Pakistanis in Canada brave Niagara Falls for America
NIAGARA FALLS: The small blowup raft held nine afloat on the cold Niagara River a scant two kilometres from where the current begins its zealous rush over Niagara Falls at a place marked the “Point of No Return.”
Into the pre-dawn blackness sailed a Pakistani father, his pregnant wife and her 1- and 3-year-old children, another Pakistani, three adults from India and the Canadian man allegedly hired to deliver them to America, an inviting kilometre across the river. At 4:15am on June 5, the overburdened raft, its trolling motor working hard in the current and water sloshing at its passengers’ feet, bobbed to the brushy banks of Grand Island, between Buffalo and Niagara Falls. The passengers climbed onto shore and crouched behind a bush to wait for their ride.
Border Patrol agents had watched it all and quickly had the group in custody.
“I have no allegiance to those people and I’ll tell you everything,” the raft’s pilot, identified as Nathaniel Richardson, told agents, according to court documents.
While the nation’s southern boundary is the gateway for most illegal immigrants, who die by the hundreds each year in the desert’s blistering heat, agents up north are kept busy as well by no less risky attempts.
The gray raft, with its 660-pound capacity and small motor wired to a car battery, was sturdier than what others have used to secret themselves into the country via the waters above and below the famous Falls. But “I would never be on the Niagara River on it. Maybe my pool,” said Assistant Chief Patrol Agent Mike Przbyl.
On the 6,436-kilometre northern border, the enemy is not heat but often unforgiving cold. Here, it is also the scenic river’s deceiving strength and its inviting bridges, with names like Peace and Rainbow, that can be most unwelcoming.
In recent years, a Peruvian woman died after falling under the wheels of the freight train she had ridden across a bridge. A South African woman inadvertently smothered her baby while crouching in the back of a car to avoid detection at an inspection booth. A 36-year-old man from Zimbabwe died after becoming entangled in the undercarriage of a bus he had sneaked aboard. There have been broken backs from falls, lost limbs under trains and carbon monoxide poisonings from rides spent tucked up in the underside of trucks. As of June 10, 5,285 people who cross illegally were arrested at the northern border since the beginning of the fiscal year Oct. 1, compared to 6,380 in the same period a year before, according to U.S. Customs and Border Protection. During the same period, there were 813,000 arrests at the half-as-long Southwestern border, compared to 622,000 a year earlier, the agency said.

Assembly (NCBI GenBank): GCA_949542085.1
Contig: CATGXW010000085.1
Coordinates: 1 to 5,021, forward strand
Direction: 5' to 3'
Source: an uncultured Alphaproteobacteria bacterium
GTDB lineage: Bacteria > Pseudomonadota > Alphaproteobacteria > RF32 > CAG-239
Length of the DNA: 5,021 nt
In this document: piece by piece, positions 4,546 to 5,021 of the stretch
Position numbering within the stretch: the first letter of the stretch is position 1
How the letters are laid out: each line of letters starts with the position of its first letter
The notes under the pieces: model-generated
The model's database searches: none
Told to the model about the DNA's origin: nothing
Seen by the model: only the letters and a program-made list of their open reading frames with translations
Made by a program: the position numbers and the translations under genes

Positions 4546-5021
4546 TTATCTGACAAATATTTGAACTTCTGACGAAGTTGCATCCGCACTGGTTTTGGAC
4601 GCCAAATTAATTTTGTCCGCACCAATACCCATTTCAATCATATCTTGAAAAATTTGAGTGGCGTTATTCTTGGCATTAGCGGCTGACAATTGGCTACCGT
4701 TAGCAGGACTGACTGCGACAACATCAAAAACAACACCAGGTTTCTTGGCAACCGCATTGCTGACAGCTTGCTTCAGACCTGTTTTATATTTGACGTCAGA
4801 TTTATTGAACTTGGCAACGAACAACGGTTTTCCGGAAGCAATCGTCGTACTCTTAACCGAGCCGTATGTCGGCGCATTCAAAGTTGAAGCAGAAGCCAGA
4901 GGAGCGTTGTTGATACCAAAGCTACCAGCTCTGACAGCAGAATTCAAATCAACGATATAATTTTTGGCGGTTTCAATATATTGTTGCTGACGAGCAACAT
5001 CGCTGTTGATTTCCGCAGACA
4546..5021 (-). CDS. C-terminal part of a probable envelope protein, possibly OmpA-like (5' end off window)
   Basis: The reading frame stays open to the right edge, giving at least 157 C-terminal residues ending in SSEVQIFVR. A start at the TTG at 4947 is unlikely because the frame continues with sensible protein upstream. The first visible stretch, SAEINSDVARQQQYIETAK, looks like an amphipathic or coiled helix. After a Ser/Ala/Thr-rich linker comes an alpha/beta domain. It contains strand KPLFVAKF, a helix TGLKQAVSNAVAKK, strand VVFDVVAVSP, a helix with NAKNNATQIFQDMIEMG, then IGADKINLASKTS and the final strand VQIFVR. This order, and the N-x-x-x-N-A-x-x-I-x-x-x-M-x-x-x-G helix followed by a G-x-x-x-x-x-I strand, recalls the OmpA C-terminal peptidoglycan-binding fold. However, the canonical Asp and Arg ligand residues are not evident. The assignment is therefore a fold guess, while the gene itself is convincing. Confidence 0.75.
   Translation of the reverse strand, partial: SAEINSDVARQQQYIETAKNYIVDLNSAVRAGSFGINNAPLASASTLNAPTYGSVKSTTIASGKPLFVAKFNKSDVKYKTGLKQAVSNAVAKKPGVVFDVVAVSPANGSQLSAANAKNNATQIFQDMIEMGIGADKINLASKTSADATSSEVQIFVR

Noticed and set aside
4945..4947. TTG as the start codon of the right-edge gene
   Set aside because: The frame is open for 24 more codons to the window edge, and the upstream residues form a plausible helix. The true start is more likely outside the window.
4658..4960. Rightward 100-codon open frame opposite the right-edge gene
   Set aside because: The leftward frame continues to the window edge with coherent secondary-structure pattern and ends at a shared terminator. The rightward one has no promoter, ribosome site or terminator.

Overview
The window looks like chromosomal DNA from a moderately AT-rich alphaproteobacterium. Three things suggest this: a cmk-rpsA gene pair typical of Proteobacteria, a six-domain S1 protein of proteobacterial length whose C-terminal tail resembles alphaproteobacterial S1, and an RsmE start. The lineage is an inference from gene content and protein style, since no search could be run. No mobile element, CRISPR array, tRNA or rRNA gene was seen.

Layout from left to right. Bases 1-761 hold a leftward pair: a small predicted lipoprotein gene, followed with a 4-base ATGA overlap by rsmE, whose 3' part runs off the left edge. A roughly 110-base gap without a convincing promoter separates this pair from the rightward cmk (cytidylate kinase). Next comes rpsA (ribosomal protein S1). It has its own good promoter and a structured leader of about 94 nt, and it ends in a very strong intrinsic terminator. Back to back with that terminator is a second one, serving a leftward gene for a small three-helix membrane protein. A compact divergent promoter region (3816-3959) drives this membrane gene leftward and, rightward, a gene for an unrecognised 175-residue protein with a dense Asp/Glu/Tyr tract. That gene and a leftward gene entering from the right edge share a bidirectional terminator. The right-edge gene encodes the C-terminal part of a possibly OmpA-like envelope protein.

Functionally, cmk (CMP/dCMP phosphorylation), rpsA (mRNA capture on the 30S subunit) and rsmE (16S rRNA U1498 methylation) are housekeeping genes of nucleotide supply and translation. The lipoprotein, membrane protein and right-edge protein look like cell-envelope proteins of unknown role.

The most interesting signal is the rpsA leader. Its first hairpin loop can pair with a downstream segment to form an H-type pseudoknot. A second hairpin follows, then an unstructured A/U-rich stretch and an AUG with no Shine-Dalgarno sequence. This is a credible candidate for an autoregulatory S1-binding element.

While the government has traditionally concentrated most of its border resources to the Southwest, where 10,000 Border Patrol agents are assigned, the northern boundary, with its vast stretches of rugged wilderness, has gotten increasing attention since the 2001 terrorist attacks The number of agents has tripled to 1,000 and there has been an influx of boats, aircraft and surveillance technology. US and Canadian authorities have stepped up information sharing and the Integrated Border Enforcement Team comprising officers from more than a dozen agencies, including the Coast Guard and Royal Canadian Mounted Police, meets regularly. An 800 number that works on both sides of the border encourages residents to report suspicious activity.
Often, those trying to sneak into the country are not aware of the risks when they pay smugglers anywhere from a few hundred dollars to $60,000 for passage, said Ed Duda, deputy chief patrol agent at the Border Patrol in Buffalo. A few years back, a group of Chinese men and women paid as much as $40,000 each for the chance to crawl a quarter of a mile (a half kilometer) in the dark across the upper, railroad deck of the two-tier Whirlpool Rapids Bridge 245 feet (73.5 meters) above the Niagara Gorge. The Niagara River yields about two bodies a month. Many of them are suicides from Niagara Falls, but not all. In April, the body of a man was found on the beach at Fort Niagara State Park, his head and shoulders driven into the sand by the current. His inflatable raft washed up alongside him.